There has been an ongoing struggle this year between pharmacists who refuse to fill prescriptions for EC and birth control pills, and various municipal and state governments who either support or oppose these actions. In April, Illinois Governor Rod Blagojevich issued an administrative order that allows pharmacies not to sell contraceptives of any kind. But if they do, they are required to fill prescriptions for EC or risk loosing their license. Illinois is the first state to do so. At least 10 pharmacists have sued the state on the grounds that the order forces them to violate their religious beliefs. And the state has moved to revoke the licenses of two Walgreens pharmacies and an Osco pharmacy for refusing to fill the prescriptions.
In Austin, Texas the City Council passed a measure in August requiring Walgreens, the pharmaceutical vendor for the city 's medical assistance program, to fill any prescription "without discrimination or delay. " The measure was specifically aimed at pharmacies that have refused to fill prescriptions for EC. The measure requires the pharmacies to fill prescriptions in the store where patients furnish their prescriptions, regardless of a pharmacist 's religious beliefs. Austin is the first city in the nation to require pharmacies to fill all orders they receive.
The Arizona legislature has chosen to side with pharmacists who have religious objections to EC. The Arizona House and Senate have introduced legislation that would permit pharmacists to refuse to fill prescriptions for any contraception if they are morally opposed to it. And pharmacists would not be required to assist the patient in filling the prescription elsewhere. Michigan 's legislature is considering a similar bill. The California Assembly has taken a much wider approach. It is considering legislation that would allow a pharmacist to refuse to fill any prescription for religious reasons. The pharmacist would only have to inform their employer in writing in advance.
Allowing pharmacists to refuse to fill an EC prescription on religious grounds is poor health policy. And it sets a dangerous legal precedent. If a pharmacist can decline to dispense EC there would be little grounds to prevent them from declining to fill other prescriptions owing to their religious beliefs. In fact, this seems likely to occur.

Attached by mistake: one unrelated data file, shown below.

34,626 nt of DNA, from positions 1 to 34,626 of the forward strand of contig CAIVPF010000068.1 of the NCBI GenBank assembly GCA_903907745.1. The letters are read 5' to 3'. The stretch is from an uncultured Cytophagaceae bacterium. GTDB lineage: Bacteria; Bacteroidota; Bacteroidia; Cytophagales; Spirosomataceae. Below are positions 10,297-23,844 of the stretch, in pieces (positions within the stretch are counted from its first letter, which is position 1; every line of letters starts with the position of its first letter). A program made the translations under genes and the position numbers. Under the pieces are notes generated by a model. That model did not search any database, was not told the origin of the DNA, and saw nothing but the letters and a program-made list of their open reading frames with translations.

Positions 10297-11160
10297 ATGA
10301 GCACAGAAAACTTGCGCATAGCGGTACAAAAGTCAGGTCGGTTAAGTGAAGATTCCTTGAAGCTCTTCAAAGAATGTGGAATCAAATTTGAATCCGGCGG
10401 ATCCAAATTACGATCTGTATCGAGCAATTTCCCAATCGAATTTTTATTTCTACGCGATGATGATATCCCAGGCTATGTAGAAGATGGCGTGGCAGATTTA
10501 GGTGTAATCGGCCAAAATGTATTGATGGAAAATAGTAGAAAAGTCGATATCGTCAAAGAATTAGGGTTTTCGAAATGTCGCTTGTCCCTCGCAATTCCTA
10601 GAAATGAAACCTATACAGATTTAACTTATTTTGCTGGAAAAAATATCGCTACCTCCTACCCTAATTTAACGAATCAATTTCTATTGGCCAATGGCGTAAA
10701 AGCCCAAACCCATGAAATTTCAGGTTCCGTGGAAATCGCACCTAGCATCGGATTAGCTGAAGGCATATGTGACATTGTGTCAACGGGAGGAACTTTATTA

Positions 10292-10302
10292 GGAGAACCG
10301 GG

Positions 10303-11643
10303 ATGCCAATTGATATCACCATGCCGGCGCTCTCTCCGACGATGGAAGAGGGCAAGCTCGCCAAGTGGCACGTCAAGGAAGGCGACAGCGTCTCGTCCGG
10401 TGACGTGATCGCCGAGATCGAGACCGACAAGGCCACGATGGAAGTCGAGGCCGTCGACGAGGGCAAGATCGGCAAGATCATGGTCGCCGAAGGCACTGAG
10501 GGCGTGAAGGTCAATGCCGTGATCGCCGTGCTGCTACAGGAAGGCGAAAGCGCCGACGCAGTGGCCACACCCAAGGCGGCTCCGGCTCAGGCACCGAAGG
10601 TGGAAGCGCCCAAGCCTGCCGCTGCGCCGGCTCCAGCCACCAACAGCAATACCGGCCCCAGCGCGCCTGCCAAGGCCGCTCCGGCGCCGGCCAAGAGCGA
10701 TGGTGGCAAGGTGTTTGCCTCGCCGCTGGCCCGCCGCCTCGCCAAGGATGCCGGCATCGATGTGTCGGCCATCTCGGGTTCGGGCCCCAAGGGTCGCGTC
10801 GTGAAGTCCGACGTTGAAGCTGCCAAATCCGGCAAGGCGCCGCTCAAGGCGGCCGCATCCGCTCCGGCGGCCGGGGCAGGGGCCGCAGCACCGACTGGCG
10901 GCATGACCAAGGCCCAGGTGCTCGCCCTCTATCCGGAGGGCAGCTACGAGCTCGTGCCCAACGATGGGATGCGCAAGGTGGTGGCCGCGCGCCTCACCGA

Many Christians believe that homosexuality violates their religious convictions. The Vatican just released a document that characterizes homosexuals as "intrinsically disordered " and prone to "evil tendencies. " The highest church court for the Methodist denomination ruled last month that homosexuals could be barred from joining the church. Given the strong convictions of many Christians, what would prevent a pharmacist from refusing to dispense AZT, the drug used to treat AIDS patients, on the grounds that the patient may be a homosexual and this violates their religious beliefs?
This isn 't far fetched. According to the Southern Poverty Law Center there are at least 28 white supremacist Christian churches and organizations in 18 states. They are united in their belief that whites are the descendants of the Old Testament Israelites and that people of color, whom they regard as "beasts " and as "Satanic, " do not biblically merit equal treatment. Couldn 't a pharmacist belonging to one of these churches decline to fill a prescription for BiDil as a result of their religious beliefs?
Pharmacists, of course, have a right to their personal religious beliefs. But they shouldn 't be allowed to act on them in their capacity as healthcare professionals. While the slippery slope argument is often overused in moral and legal arguments, in this case it 's entirely appropriate. Granting pharmacists the legal right to decline one medication opens the door to decline any drug due to religious convictions.